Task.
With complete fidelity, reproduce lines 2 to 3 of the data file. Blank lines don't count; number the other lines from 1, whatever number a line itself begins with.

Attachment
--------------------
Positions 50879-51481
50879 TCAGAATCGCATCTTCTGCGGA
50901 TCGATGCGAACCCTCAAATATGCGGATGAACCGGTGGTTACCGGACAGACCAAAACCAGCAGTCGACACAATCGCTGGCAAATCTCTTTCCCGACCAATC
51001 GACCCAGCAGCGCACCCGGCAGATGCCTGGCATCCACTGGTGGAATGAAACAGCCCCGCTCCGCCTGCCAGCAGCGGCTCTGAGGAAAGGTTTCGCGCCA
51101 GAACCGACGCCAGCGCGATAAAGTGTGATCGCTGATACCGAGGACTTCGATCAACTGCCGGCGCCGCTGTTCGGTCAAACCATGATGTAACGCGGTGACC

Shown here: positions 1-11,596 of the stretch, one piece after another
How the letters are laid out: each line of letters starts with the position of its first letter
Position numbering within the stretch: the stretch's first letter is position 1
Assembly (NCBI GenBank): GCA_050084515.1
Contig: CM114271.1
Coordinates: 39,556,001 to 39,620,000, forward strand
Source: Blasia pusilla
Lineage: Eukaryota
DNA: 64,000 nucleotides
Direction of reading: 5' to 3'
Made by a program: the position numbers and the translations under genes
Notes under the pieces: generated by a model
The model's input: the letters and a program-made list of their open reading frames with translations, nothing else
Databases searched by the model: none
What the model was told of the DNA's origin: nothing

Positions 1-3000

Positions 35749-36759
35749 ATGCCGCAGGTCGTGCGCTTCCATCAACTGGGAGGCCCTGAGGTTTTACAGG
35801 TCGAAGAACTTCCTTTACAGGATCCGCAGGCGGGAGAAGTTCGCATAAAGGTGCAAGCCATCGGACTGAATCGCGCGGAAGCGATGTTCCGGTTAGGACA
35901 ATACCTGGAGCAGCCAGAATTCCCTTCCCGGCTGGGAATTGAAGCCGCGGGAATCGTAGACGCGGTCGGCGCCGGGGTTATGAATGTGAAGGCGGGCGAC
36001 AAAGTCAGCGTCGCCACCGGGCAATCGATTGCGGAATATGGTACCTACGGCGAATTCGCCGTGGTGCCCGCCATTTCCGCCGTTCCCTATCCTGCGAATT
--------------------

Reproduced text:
50879 TCAGAATCGCATCTTCTGCGGA
50901 TCGATGCGAACCCTCAAATATGCGGATGAACCGGTGGTTACCGGACAGACCAAAACCAGCAGTCGACACAATCGCTGGCAAATCTCTTTCCCGACCAATC